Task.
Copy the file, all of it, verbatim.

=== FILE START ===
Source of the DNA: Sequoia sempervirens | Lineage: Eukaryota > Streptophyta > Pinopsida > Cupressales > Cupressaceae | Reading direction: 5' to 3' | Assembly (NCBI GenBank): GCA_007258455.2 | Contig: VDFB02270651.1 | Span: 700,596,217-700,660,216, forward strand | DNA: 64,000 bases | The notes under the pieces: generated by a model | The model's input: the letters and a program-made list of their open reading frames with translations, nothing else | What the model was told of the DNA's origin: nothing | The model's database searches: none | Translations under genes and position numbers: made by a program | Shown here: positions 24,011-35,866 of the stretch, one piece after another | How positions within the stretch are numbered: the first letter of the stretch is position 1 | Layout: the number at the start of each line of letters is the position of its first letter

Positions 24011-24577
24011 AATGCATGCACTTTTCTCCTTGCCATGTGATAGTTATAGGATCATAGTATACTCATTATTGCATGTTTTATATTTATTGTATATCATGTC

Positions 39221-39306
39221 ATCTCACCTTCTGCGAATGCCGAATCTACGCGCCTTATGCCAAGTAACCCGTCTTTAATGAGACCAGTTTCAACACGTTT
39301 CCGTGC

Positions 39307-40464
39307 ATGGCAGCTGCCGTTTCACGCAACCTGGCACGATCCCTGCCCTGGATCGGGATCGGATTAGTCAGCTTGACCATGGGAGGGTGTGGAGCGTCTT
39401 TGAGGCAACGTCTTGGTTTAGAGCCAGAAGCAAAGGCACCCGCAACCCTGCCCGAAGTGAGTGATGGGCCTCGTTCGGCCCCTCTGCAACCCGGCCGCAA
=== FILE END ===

Source of the DNA: Sequoia sempervirens | Lineage: Eukaryota > Streptophyta > Pinopsida > Cupressales > Cupressaceae | Reading direction: 5' to 3' | Assembly (NCBI GenBank): GCA_007258455.2 | Contig: VDFB02270651.1 | Span: 700,596,217-700,660,216, forward strand | DNA: 64,000 bases | The notes under the pieces: generated by a model | The model's input: the letters and a program-made list of their open reading frames with translations, nothing else | What the model was told of the DNA's origin: nothing | The model's database searches: none | Translations under genes and position numbers: made by a program | Shown here: positions 24,011-35,866 of the stretch, one piece after another | How positions within the stretch are numbered: the first letter of the stretch is position 1 | Layout: the number at the start of each line of letters is the position of its first letter

Positions 24011-24577
24011 AATGCATGCACTTTTCTCCTTGCCATGTGATAGTTATAGGATCATAGTATACTCATTATTGCATGTTTTATATTTATTGTATATCATGTC

Positions 39221-39306
39221 ATCTCACCTTCTGCGAATGCCGAATCTACGCGCCTTATGCCAAGTAACCCGTCTTTAATGAGACCAGTTTCAACACGTTT
39301 CCGTGC

Positions 39307-40464
39307 ATGGCAGCTGCCGTTTCACGCAACCTGGCACGATCCCTGCCCTGGATCGGGATCGGATTAGTCAGCTTGACCATGGGAGGGTGTGGAGCGTCTT
39401 TGAGGCAACGTCTTGGTTTAGAGCCAGAAGCAAAGGCACCCGCAACCCTGCCCGAAGTGAGTGATGGGCCTCGTTCGGCCCCTCTGCAACCCGGCCGCAA